The wait for Nvidia’s next-generation Turing graphics cards was excruciating, but finally, the latest and greatest GPU architecture is here. It was a long wait, but the sheer power of Nvidia Turing was definitely worth it.
Now that we finally have Turing-powered Nvidia GeForce RTX 2080 Ti, RTX 2080, RTX 2070 and RTX 2060 cards in our hands, we know they’re the best graphics cards for the games we’ll be playing for the next few years – as long as you’re willing to pay. Nvidia Turing will be behind some creative work too, thanks to the newly announced Nvidia Titan RTX.
Real time ray tracing is the premiere technology with Nvidia Turing, bringing this holy grail of graphics tech to a mainstream GPU for the first time. This could bring about a revolution in the way the best PC games are rendered – just as soon as we have more than one game that supports it.
Cut to the chase
- What is it? Nvidia’s latest graphics card architecture
- When is it out? September 20
- What will it cost? $599 (£569, AU$899) - $10,000 (£7,830, AU$13,751)
Nvidia Turing release date
All of the currently-announced Nvidia Turing GPUs are now out in the wild – the RTX 2080 Ti, 2080 and 2070. Though, the RTX 2080 Ti still has limited availability, and you’ll likely have to pay more than MSRP to get your hands on one for a while.
And, at CES 2019, we didn’t just finally get an RTX 2060 announcement – arriving on January 15 – but we also saw some gaming laptops with Nvidia RTX graphics. The best gaming laptops of CES 2019, like the Alienware Area 51m, were all packing the latest Nvidia Turing graphics, and they’ll start hitting the market in the latter part of January 2019.
Nvidia Turing price
Although, the Nvidia Turing series started with the Quadro RTX GPUs, we're far more interested in the graphics cards available for consumers. If you wanted to check out these enterprise-leaning parts head on here, otherwise read on for the prices of the announced consumer cards below:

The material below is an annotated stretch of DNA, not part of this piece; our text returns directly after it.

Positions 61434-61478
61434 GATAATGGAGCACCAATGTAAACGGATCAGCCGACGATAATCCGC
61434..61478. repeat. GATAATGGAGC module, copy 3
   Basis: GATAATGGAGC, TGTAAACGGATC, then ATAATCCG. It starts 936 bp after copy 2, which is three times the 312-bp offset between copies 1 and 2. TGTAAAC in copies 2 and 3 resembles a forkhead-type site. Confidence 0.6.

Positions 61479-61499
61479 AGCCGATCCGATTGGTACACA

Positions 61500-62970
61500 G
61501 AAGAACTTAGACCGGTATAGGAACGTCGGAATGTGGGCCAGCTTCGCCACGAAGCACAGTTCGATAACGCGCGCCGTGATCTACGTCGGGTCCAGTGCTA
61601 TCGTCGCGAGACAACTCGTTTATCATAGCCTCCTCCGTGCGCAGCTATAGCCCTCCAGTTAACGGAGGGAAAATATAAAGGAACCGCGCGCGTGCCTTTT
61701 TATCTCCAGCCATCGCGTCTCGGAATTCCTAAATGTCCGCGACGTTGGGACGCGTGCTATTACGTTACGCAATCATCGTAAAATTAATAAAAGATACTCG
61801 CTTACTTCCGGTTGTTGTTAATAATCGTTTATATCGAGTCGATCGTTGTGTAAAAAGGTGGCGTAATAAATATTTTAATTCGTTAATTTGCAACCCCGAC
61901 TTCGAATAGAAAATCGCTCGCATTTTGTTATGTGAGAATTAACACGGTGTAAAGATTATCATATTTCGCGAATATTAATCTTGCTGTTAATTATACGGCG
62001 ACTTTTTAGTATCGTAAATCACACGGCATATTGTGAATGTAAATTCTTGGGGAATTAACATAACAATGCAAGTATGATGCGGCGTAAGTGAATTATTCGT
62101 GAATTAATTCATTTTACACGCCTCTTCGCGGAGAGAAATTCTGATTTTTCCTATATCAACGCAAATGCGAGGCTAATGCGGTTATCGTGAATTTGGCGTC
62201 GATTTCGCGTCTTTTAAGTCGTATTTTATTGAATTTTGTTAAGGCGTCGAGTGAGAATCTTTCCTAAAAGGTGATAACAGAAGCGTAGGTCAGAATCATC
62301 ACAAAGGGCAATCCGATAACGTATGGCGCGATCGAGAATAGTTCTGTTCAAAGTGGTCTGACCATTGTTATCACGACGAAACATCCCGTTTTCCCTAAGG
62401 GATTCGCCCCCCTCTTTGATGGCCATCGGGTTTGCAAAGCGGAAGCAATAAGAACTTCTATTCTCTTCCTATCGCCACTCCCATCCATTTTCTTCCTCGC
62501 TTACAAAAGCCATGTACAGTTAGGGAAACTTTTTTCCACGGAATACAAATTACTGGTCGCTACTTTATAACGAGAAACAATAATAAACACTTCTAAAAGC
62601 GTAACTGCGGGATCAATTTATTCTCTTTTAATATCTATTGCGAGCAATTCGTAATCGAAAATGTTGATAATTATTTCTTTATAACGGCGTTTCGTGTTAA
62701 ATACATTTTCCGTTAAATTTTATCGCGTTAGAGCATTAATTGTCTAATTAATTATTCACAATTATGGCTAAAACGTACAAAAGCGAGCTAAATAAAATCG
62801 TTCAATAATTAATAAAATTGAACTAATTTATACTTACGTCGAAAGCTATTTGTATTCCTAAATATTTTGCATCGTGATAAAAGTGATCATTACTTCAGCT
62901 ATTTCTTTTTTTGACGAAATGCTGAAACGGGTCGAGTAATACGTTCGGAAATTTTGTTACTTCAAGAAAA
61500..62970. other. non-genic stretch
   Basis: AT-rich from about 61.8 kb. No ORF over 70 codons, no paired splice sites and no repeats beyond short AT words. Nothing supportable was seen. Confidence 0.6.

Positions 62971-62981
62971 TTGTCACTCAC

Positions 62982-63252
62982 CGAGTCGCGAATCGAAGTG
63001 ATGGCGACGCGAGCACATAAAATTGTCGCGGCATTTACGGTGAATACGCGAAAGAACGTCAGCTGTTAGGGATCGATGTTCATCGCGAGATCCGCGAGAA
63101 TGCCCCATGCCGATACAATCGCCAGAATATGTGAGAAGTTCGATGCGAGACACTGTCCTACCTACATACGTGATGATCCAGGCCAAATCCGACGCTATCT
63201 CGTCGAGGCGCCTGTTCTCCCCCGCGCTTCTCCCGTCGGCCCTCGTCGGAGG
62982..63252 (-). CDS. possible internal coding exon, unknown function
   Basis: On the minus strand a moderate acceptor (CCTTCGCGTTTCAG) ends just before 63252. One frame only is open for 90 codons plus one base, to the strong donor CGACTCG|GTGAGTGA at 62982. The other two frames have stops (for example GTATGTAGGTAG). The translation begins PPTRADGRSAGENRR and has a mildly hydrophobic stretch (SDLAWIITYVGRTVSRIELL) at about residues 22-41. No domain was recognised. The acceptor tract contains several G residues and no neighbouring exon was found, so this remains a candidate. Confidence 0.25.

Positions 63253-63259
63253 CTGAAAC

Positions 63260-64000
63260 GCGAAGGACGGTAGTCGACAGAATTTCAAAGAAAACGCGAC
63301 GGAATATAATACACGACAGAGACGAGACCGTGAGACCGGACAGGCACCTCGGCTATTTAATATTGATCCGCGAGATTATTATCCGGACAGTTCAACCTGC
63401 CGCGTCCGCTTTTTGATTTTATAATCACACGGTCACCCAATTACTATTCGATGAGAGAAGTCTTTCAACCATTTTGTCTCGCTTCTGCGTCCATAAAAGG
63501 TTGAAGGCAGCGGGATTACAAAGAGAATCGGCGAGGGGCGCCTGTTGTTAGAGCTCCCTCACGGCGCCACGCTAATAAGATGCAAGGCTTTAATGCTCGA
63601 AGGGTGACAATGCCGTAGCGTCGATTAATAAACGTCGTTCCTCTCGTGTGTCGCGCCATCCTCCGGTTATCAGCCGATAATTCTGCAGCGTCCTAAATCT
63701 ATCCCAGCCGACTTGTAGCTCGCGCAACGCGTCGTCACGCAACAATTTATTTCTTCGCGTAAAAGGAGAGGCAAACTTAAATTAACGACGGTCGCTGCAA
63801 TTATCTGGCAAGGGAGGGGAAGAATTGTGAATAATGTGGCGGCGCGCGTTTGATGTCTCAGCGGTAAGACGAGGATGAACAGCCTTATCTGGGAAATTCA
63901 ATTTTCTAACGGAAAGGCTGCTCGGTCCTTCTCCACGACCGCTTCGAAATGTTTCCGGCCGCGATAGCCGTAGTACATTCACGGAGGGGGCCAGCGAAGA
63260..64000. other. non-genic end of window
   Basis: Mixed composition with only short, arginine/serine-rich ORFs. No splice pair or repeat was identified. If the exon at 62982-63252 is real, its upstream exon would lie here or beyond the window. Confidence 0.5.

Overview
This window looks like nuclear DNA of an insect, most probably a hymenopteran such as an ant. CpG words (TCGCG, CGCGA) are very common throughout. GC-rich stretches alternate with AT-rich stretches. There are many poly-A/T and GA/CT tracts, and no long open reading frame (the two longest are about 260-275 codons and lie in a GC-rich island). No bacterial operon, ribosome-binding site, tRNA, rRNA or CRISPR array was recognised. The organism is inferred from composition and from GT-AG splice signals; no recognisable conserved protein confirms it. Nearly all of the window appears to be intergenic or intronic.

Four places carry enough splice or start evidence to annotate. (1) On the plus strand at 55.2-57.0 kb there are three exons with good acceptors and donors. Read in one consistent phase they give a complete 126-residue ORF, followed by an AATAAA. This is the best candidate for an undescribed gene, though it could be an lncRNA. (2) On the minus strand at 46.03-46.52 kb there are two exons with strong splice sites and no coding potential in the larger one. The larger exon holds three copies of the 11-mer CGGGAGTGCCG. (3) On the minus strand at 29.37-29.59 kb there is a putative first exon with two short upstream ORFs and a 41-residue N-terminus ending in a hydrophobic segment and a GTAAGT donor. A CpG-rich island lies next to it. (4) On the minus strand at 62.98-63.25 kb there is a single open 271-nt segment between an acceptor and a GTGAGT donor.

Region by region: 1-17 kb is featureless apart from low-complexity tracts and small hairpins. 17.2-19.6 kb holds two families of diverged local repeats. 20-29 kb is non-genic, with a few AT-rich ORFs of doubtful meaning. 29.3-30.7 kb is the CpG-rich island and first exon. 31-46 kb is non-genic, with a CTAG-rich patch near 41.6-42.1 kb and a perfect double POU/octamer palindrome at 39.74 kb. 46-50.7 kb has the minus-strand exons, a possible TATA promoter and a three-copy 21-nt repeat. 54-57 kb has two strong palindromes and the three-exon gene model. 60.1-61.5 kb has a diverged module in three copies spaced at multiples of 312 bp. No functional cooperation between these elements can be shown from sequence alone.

- Nvidia GeForce RTX 2080 Ti: $1,199 (£1,099, AU$1,899)
- Nvidia GeForce RTX 2080: $799 (£749, AU$1,199)
- Nvidia GeForce RTX 2070: $599 (£569, AU$899)
Overall, the prices for Nvidia's newest graphics cards seem to have risen with the Nvidia GeForce RTX 2080 Ti taking the place of Nvidia’s past Titan cards. This shift up can sadly be seen across the entire lineup.
It should be noted that the prices on the store are a bit higher than what Nvidia CEO and founder Jensen Huang revealed at the Nvidia Geforce Celebration at Gamescom 2018 – at the time of writing. For instance, the 2080 Ti was initially revealed at $999, but that price isn’t currently reflected in the online store – or anywhere else.
These prices might make you want to spring for the Pascal-based GTX 1080 Ti, and we wouldn’t blame you. However, you should also know that store stocks of these older cards are disappearing quickly.
Nvidia Turing specs
The headline feature of Nvidia Turing is the inclusion of ray-tracing tech that can render more realistic visuals and lighting in real time without having to fall back on programming tricks. These specialized RTX cores essentially calculate how light and sound travel in a 3D environment at a rate of up to 10 GigaRays on the RTX 2080 Ti. These specialized cores will also supposedly allow Nvidia Turing-based graphics cards to process ray tracing up to 25 times faster than Pascal.
When these RTX Cores aren’t in use for processing ray tracing, they’ll essentially switch off, ceasing to draw any power.
In addition to these RTX cores, the Turing Architecture will also feature Tensor Cores, like the ones found in Volta. These specialized cores enable artificial intelligence and neural networking so that Turing cards get better at rendering over time – something previously exclusive to supercomputers.
With the ability to deliver 500 trillion Tensor operations a second, this technology accelerates deep learning training and inferencing. This will allow Nvidia to offer Deep Learning Super Sampling (DLSS), which could be a version of super sampling that won’t bring your computer to its knees.
Even for games that don’t support this new DLSS tech, these AI-fueled cores should deliver traditional anti-aliasing much more efficiently – up to eight times.